Over a 15-year period, I realised that the English teaching, learning and assessment process could be [and should be] more logical and structured. Having studied 100s of English exam board specifications [UK and international], I identified that there are only 51 universal skills of reading, writing, speaking and listening at the core of global English education. ‘The 51’ have been shared with teachers, leaders and English academics alike for the last six years. In this time, every one of those specialists has agreed that ‘the 51’ could under-pin the teaching, learning and assessment of English education, regardless of geographical location or exam-board specification.
Knowing that this approach could support the experience and outcomes of English education for teachers and learners across the world, I decided to leave my classroom career and focus on building an edtech platform that will transform English education.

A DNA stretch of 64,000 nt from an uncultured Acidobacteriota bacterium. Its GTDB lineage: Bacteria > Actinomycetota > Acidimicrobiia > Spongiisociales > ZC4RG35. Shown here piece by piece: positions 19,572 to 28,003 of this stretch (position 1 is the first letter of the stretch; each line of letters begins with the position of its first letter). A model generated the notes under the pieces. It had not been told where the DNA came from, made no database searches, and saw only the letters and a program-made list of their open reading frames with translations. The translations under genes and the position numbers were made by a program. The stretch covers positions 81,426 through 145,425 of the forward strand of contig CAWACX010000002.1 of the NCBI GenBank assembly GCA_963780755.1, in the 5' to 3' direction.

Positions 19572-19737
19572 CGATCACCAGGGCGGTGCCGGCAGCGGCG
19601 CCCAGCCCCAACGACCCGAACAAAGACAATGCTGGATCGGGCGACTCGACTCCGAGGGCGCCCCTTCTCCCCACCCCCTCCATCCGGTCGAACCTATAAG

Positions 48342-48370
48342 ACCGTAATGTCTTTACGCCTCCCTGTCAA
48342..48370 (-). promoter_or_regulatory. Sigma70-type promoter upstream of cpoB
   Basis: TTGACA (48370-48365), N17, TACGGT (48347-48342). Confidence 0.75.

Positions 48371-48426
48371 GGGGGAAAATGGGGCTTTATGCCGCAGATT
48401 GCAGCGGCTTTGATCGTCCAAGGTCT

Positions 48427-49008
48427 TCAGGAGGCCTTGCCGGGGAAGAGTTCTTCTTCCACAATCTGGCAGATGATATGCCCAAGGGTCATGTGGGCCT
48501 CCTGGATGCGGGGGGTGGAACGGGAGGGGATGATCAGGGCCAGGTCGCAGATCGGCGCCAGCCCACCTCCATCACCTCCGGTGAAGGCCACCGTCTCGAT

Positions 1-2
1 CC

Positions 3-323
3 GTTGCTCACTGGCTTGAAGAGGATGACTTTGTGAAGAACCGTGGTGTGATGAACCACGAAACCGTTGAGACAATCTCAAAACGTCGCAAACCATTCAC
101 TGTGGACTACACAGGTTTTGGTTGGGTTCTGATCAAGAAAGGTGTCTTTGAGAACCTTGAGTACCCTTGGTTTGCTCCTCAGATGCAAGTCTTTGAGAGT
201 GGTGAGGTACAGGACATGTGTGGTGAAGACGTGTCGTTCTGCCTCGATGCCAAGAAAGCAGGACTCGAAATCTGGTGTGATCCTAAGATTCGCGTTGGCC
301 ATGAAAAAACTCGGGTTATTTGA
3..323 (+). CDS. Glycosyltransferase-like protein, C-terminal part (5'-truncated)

Why did you decide to start with EdenFiftyOne?
Being diagnosed dyslexic right after finishing my studies opened my eyes to a lot of things and I finally found an explanation to all the difficulties I had faced throughout my education. I knew that I could help other students who struggle with the overloading nature of English education by finding a more logical and structured approach to this subject.
As I started working on the platform, I realised how much value it could add to the world of English education: supporting teachers, school leaders, parents, employers and those looking to access global opportunities.
What is the vision behind EdenFiftyOne?
We’re on an edtech mission to empower teachers, engage learners and improve the experience and outcomes of English education, supporting inclusive and equitable access to global opportunities for everyone, everywhere…
How difficult was the start and which challenges you had to overcome?